The World Health Organisation, WHO, has said 77 percent of women in Nigeria use skin-lightening products, the world’s highest percentage. The figure compares with 59 percent in Togo, and 27 percent in Senegal.
The WHO report said the reasons for this are varied but most people said they use skin-lighteners because they want “white skin”.
WHO also said skin bleaching comes with hazardous health consequences. The dangers associated with the use of toxic compounds for skin bleaching include, blood cancers such as leukemia and cancers of the liver and kidneys, as well as severe skin conditions. It said hardcore bleachers use illegal ointments containing toxins like mercury, a metal that blocks production of melanin, which gives the skin its colour, but can also be toxic.
* In extreme cases of skin bleaching, the skin can become multi-coloured and marred with inflammation or scarring.
The report said in many parts of Africa, lighter-skinned women are considered more beautiful and believed to be more successful and likely to find marriage. It also said it is not only women who are obsessed with bleaching their skins. Some men too are involved in the practice.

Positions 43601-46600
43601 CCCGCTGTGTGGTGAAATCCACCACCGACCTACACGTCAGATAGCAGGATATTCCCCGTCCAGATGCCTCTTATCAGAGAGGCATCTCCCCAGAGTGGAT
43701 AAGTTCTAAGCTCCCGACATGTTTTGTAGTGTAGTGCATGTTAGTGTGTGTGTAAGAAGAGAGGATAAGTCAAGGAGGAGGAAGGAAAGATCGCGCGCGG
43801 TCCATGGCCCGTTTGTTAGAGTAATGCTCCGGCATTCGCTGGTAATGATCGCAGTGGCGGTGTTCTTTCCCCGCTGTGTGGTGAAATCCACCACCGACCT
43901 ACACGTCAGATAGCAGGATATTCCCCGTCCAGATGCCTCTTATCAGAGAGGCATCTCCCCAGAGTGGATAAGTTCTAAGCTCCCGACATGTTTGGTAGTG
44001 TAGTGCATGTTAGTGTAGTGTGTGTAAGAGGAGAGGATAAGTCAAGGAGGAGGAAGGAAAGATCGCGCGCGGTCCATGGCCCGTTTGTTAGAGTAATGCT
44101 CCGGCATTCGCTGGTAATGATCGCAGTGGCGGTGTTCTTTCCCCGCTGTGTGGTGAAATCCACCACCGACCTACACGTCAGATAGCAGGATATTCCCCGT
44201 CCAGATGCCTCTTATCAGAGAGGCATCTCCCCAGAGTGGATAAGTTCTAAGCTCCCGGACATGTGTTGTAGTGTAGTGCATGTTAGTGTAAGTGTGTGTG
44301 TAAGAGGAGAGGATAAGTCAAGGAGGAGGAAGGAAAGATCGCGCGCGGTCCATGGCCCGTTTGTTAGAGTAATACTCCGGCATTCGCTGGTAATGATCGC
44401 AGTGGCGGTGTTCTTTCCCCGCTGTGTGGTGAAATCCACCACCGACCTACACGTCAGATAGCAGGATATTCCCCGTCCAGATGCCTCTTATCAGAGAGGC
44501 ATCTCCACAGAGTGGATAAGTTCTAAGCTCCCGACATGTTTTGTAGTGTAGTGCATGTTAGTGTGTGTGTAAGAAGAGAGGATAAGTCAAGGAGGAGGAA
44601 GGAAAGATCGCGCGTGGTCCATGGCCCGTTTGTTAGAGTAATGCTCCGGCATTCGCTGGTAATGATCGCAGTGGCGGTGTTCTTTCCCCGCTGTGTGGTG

WHO investigation said lightening creams are not effectively regulated in Nigeria where even roadside vendors sell tubes and plastic bags of powders and ointments from cardboard boxes stacked along sidewalks in market districts. Many of the tubes are unlabelled as to their actual ingredients.
Qatar based Al Jazeera also reported that business is booming for shops selling skin-lightening products. A trader said, “About 90 percent of my clients come asking for skin whitening products,” adding “I sell it to them and give advice on what product is best for them and how to use them.”